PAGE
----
Recently Chris Martin, leader of Britain's Coldplay and husband of Gwyneth Paltrow, told the Los Angeles Times, "Our goal is to take over from U2." If that mission might seem a bit audacious—even after these blokes sold 17 million copies worldwide of their first two albums and won four Grammys (including Record of the Year in 2004 for "Clocks")—it won't after you feast your ears on X&Y. This is their Joshua Tree, achieving an anthemic grandeur that rivals Bono and company. Boasting a bigger sound and a bigger musical scope than 2000's Parachutes or 2002's A Rush of Blood to the Head, X&Y is the work of a band reaching for the masses—and immortality. Some songs, such as the dynamic "Twisted Logic," rock harder than ever before, while the hidden track "'Til Kingdom Come," which was originally written for Johnny Cash (who died before he recorded it), is a simple, countryish ditty. It is one of several love songs that seem to allude to Martin's relationship with Paltrow: "I need someone, someone who hears/For you I've waited all these years." With more drum kick from Will Champion throughout and some danceable rhythms that nod to both electronica ("Square One") and neo-new wave ("Low"), X&Y is Coldplay's most energetic effort. But they are still at their melancholy, melodic best on glorious ballads like "Fix You," on which Martin's choirboy falsetto, Jonny Buckland's acoustic strumming and the cathedral-ready keyboards give way to a bridge ("Tears stream down your face/When you lose something you cannot replace") built to carry you over troubled waters.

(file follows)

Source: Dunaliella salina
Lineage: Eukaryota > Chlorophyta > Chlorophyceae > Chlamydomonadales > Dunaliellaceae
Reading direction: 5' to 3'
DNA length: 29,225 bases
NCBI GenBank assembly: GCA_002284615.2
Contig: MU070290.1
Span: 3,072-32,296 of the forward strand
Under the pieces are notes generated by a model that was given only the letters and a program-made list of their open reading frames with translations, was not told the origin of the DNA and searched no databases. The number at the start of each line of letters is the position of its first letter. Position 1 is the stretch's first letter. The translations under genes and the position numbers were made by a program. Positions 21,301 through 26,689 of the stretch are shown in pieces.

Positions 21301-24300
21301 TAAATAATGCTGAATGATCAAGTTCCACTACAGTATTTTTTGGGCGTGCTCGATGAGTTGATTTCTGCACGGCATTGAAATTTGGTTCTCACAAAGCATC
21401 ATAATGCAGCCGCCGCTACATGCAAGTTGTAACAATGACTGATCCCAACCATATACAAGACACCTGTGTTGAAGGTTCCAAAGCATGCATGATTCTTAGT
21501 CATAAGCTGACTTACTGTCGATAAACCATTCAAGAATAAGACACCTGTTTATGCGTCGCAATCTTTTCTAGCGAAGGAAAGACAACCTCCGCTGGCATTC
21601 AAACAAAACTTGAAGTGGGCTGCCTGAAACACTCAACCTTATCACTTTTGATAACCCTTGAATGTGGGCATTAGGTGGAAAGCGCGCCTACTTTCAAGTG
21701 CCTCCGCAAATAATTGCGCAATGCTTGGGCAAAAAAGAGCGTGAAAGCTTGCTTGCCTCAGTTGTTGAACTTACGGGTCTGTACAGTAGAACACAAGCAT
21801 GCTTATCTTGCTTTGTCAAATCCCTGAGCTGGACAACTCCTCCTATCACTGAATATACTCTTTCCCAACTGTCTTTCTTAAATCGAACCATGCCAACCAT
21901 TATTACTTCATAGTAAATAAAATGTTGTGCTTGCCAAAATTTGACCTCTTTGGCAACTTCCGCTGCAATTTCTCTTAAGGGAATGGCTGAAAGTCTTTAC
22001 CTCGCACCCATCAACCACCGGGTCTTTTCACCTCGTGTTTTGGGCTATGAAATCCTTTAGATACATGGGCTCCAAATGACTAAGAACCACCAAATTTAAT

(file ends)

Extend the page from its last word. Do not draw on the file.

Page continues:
DOWNLOAD THIS: "Fix You"